There is a growing demand for brands to become more transparent as a steppingstone towards being more sustainable. But what is transparency and how does this link to traceability?
In fashion, transparency is the practice of openly sharing information about how, where, and by who a product was made. Being transparent means publishing all information about every actor involved in the production process, from start to finish and it allows customers to know exactly what they’re buying, with details from every step of the production process.
Recent studies have shown that 52% of millennials always research background information before buying and as a result brands are moving towards being transparent as a tool for storytelling about their product, and to build and regain trust with the consumer.
To create full transparency, traceability is key. Supply chain traceability is the process of tracking the source and journey of products and their inputs, from the very start of the supply chain through to its end-use. By mapping the supply chain and sharing this data, a transparent sourcing and development process is guaranteed. Applying traceability to fashion supply chains means that consumers can also make informed decisions on their purchases based on what personally appeals to them and the item’s environmental and social impact.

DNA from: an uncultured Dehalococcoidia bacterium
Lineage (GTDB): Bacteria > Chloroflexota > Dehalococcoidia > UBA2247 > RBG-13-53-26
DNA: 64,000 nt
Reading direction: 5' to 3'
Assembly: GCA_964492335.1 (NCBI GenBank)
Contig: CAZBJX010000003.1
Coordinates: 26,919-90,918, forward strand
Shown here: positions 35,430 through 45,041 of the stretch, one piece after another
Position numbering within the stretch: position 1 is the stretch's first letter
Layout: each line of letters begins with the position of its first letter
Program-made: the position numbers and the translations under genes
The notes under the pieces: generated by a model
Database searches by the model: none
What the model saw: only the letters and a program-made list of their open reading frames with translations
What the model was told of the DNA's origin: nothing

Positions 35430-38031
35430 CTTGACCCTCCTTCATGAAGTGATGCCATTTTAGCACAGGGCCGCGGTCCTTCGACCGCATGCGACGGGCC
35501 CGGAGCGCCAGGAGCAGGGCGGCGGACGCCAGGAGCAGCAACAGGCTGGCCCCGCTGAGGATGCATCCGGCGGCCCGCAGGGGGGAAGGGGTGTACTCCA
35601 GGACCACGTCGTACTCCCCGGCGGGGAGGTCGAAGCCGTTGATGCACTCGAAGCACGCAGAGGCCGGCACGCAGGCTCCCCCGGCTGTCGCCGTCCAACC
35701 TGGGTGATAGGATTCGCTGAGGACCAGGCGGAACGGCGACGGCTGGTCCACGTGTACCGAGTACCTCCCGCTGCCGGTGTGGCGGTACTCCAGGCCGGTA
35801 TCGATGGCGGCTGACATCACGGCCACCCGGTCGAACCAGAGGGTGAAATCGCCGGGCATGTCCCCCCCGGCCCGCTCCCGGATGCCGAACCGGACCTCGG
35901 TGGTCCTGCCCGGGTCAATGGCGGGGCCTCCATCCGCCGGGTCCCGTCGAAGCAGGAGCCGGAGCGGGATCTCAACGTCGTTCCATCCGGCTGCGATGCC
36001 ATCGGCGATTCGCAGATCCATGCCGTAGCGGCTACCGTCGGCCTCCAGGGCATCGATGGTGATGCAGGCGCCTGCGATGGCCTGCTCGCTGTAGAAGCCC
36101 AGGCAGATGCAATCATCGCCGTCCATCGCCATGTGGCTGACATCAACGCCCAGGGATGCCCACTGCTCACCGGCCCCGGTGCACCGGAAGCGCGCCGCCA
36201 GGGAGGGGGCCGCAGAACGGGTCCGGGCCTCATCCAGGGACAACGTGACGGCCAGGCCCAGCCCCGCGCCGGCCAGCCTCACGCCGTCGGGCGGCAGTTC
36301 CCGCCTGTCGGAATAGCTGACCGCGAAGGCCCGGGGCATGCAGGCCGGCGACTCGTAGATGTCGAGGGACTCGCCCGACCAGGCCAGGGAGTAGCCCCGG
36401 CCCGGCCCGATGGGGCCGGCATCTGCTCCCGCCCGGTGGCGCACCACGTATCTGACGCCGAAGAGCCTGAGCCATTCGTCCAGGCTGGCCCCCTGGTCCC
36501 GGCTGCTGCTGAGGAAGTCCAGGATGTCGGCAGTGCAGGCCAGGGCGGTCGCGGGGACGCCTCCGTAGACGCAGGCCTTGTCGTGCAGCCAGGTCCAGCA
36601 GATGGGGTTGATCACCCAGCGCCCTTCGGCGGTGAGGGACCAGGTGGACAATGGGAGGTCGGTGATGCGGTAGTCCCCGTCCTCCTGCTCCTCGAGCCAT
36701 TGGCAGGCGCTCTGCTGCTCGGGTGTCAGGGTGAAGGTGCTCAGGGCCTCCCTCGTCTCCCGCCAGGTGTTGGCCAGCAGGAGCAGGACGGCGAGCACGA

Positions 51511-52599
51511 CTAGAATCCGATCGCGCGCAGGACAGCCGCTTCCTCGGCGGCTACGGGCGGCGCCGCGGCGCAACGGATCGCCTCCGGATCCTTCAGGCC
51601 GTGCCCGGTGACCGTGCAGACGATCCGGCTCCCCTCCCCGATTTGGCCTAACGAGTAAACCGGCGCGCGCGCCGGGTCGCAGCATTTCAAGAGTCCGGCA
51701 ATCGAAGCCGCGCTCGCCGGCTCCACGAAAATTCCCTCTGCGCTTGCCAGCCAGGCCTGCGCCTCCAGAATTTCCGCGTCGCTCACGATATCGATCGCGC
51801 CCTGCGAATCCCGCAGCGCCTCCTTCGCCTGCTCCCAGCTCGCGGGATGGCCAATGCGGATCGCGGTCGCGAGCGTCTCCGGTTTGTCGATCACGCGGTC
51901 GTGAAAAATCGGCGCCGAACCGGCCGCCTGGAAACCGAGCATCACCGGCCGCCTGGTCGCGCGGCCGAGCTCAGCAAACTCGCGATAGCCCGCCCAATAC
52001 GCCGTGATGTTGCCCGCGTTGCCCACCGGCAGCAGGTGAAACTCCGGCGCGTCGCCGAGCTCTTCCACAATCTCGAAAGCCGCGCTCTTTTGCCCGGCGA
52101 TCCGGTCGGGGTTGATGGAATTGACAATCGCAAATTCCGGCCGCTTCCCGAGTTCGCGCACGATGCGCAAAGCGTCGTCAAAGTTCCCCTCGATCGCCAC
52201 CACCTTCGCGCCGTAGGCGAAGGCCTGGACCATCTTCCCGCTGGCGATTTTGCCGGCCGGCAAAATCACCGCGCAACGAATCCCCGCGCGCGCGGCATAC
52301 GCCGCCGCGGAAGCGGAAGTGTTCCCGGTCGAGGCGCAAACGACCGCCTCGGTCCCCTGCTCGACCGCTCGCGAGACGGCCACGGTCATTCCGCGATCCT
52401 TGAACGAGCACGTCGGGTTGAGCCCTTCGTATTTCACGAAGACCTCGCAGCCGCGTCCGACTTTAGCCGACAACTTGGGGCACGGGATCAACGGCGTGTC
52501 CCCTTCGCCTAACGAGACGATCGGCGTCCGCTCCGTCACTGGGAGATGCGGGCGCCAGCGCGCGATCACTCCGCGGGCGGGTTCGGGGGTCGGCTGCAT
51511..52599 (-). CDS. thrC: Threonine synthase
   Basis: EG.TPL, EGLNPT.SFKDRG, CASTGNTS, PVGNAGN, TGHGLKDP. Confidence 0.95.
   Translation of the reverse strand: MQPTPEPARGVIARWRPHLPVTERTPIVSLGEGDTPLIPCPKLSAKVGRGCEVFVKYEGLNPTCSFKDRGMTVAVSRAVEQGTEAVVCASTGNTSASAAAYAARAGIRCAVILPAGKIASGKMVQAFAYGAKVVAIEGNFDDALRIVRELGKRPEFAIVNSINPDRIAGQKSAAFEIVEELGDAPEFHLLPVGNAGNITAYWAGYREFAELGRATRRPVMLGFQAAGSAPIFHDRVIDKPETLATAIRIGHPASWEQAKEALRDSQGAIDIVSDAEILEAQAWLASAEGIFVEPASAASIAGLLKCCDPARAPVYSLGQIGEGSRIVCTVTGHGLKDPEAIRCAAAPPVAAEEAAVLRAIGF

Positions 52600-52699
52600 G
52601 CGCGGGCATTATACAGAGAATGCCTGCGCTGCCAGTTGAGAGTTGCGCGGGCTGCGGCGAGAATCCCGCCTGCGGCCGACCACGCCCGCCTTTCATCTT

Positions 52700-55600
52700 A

At Recover™ we aim to be a frontrunner in sustainability therefore we aim to be as transparent as possible and have full traceability of our supply chain.
This includes having traceability both upstream and downstream. Upstream means knowing the origin of the textile waste so we can guarantee that the waste is free from toxins and doesn’t come from a factory with bad environmental and social practices. While downstream means tracking our Recover™ fiber content in production so we can be sure that the products really do contain Recover™ recycled cotton and it is not a counterfeit.
One of the main systems of traceability in the recycled cotton industry is GRS. Recover™ has GRS certification in place, which provides traceability from the waste handlers up to the final product via transaction certificates (assuming the rest of the downstream supply chain is also GRS or RCS certified). While other physical and digital projects, from Blockchain to physical fiber tracing, are also being developed to improve the traceability of specific fibers in the supply chain.